The City of Portland is not a fan of drive-through windows. For decades Portland has adopted regulations that limit how and where drive-throughs can be built.
City planners believe drive-throughs don’t serve the community’s best interests and that they lead to auto-oriented development that’s directly counter to adopted policy goals and dangerous for people on foot, on bike, and on mobility devices.
Now the city’s Planning and Sustainability Commission wants to ban new drive-throughs east of 80th Avenue and require all establishments that already have them to serve all customers, not just those using cars.
As Portlanders debate ways to deal with the city’s continuing surge of housing prices, a coalition of local affordable-housing developers and service providers says Portland can’t afford to continue banning so-called “missing middle” housing from most of the city.
Duplexes, triplexes, internal home divisions and two-story garden apartments are common throughout many of the neighborhoods Portland built in the early 20th century. Today, those neighborhoods are the city’s most walkable, bikeable and transit-friendly — but since 1959, city code has made it illegal to build more neighborhoods like that. Homes with multiple kitchens or space for fewer than two cars are forbidden even on most residential land in the central city.
Saying that “not everybody can cycle,” Commissioner Amanda Fritz Tuesday urged the city to switch the order of its “green transportation hierarchy” to prioritize public transit above biking.
“Everybody can use the bus,” Fritz, who a city staffer mentioned was supported by written testimony from advocacy group Elders in Action, said at a council work session on the city’s new comprehensive plan. “And our transit system is not good.”
Fritz’s comments drew disagreement from her counterpart Steve Novick, who said the city’s plan already calls for big upgrades to transit and that “historically we’ve spent a hell of a lot more on things other than biking and walking.”
The city says there’s no room for future bike lanes on the most direct street between Northwest Portland’s fast-growing residential area and the Central Eastside’s fast-growing job district.
Instead, inner Southwest Alder Street is slated to become a “trafficway” offering automobile and truck connections to the Morrison Bridge and interstate highways.
As we reported earlier this week, the City of Portland is trying to hone its massive transportation to-do list by asking people to rank their 10 favorite projects.
In a letter circulated this week, the citizens’ committee that’s most closely tied to Portland’s biking policies shared theirs.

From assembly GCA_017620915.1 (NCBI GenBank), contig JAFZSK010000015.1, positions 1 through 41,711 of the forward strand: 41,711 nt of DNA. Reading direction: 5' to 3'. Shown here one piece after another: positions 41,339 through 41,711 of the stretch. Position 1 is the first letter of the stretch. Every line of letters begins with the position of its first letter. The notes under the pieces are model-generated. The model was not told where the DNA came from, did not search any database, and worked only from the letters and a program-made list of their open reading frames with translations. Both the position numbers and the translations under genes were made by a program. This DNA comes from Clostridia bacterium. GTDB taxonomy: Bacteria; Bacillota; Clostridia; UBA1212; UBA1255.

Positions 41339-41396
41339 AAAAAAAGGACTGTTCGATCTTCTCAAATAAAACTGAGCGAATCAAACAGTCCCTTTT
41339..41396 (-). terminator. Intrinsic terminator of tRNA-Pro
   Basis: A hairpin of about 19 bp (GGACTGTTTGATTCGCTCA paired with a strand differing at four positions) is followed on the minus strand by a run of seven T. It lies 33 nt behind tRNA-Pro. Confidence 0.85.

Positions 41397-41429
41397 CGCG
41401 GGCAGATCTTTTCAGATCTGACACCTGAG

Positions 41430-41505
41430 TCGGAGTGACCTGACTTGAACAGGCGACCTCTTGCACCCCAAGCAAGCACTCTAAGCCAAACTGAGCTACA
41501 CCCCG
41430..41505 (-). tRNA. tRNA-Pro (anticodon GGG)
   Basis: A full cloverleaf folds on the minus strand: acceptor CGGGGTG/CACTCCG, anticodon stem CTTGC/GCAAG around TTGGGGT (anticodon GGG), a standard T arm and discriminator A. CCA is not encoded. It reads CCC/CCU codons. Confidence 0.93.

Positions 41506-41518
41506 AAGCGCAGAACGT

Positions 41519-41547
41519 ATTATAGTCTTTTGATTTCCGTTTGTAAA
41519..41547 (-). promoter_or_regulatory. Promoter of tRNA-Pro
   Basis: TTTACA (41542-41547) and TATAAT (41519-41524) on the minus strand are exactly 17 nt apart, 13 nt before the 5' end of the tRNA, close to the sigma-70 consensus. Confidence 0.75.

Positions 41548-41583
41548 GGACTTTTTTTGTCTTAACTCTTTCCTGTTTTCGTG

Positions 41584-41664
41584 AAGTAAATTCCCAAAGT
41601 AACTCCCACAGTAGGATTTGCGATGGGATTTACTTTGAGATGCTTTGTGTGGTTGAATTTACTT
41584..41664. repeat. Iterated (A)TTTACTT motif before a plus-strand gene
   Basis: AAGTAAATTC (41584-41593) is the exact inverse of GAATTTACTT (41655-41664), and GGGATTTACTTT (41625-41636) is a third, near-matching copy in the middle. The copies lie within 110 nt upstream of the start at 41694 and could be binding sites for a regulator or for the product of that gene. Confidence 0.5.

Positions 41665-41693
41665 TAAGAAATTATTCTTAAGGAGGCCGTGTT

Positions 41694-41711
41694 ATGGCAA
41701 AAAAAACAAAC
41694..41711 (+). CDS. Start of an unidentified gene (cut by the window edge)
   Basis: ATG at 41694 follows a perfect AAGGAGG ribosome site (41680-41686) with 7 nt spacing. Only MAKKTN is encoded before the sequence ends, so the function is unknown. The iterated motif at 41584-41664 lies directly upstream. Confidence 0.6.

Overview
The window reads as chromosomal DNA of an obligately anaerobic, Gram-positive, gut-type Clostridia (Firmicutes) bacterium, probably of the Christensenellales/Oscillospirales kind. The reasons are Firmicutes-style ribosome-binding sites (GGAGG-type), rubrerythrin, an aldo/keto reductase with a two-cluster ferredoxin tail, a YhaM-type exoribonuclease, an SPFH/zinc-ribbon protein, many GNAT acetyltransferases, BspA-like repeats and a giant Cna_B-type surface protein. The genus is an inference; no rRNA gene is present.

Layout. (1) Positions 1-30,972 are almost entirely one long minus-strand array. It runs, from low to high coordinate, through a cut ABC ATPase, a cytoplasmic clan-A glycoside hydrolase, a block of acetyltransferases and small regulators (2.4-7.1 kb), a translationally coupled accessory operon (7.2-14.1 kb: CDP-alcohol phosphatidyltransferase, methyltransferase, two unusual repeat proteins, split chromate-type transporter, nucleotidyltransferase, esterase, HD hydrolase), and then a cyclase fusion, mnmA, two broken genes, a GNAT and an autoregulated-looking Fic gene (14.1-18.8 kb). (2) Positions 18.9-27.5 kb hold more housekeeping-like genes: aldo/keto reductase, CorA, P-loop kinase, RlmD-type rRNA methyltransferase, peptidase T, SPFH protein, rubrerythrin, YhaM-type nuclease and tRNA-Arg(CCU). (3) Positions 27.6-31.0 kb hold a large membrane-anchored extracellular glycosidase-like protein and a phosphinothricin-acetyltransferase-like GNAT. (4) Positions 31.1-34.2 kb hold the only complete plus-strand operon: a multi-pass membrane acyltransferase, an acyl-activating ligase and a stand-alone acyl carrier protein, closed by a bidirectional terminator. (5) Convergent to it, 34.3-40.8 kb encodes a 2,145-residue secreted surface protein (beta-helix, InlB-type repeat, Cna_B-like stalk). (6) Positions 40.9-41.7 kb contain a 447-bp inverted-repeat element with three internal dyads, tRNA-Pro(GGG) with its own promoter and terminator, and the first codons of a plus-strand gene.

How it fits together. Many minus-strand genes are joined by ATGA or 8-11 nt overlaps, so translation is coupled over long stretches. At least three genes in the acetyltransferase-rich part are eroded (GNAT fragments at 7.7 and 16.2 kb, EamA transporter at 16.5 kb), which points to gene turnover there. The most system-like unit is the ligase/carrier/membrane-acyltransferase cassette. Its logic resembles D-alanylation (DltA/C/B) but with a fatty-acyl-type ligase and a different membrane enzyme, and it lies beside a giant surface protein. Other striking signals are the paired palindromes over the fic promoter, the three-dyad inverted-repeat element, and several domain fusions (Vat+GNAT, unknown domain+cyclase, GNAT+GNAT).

maybe the city’s single most progressive statement of
The City of Portland says (PDF) its new 20-year comprehensive plan is informed by three city documents that created a prioritized ranking for transportation needs.
But it’s an open question whether the “green transportation hierarchy,” as it’s been known since its creation in 2009, will be fully enshrined in the 20-year comprehensive plan as it previously was in the Sam Adams-era Climate Action Plan, Bicycle Plan for 2030 and Portland Plan.
Members of the city’s Bicycle Advisory Committee are making it one of their top requests to the city to keep the chart in place and intact.
(Photo: Mark McClure)
Why does Portland require every new house to have a driveway big enough to fit two cars?
Why do we forbid most lots from having two separate dwelling structures unless one is 25 percent smaller than the other and has a roof with an identical slope?
Why do we ban second kitchens within a single home unless the owner essentially pinky-swears that only one household will be living in the building?
The most familiar answer to all of them is one of the most-used words in urban zoning: “compatibility.” But what exactly does that mean?
(Image from BPS Map App Explorer)
The web-based toolkit that lets you track Portland transportation projects and related issues has been heaved into the Hales/Novick era.
When we wrote in July about the Portland Bureau of Planning and Sustainability’s Comprehensive Map App, its list of transportation projects was rooted largely in 2007, which had been the last time the city had updated its master list of transportation projects.
Portland’s proclivity for planning and process can make activism on certain topics daunting. The city’s Comprehensive Plan is one such topic: it’s as large and complicated as it is important. So, when our friends at Lancaster Engineering and Bike Walk Vote wanted to make it the theme of a Wonk Night, we jumped at the chance to get involved.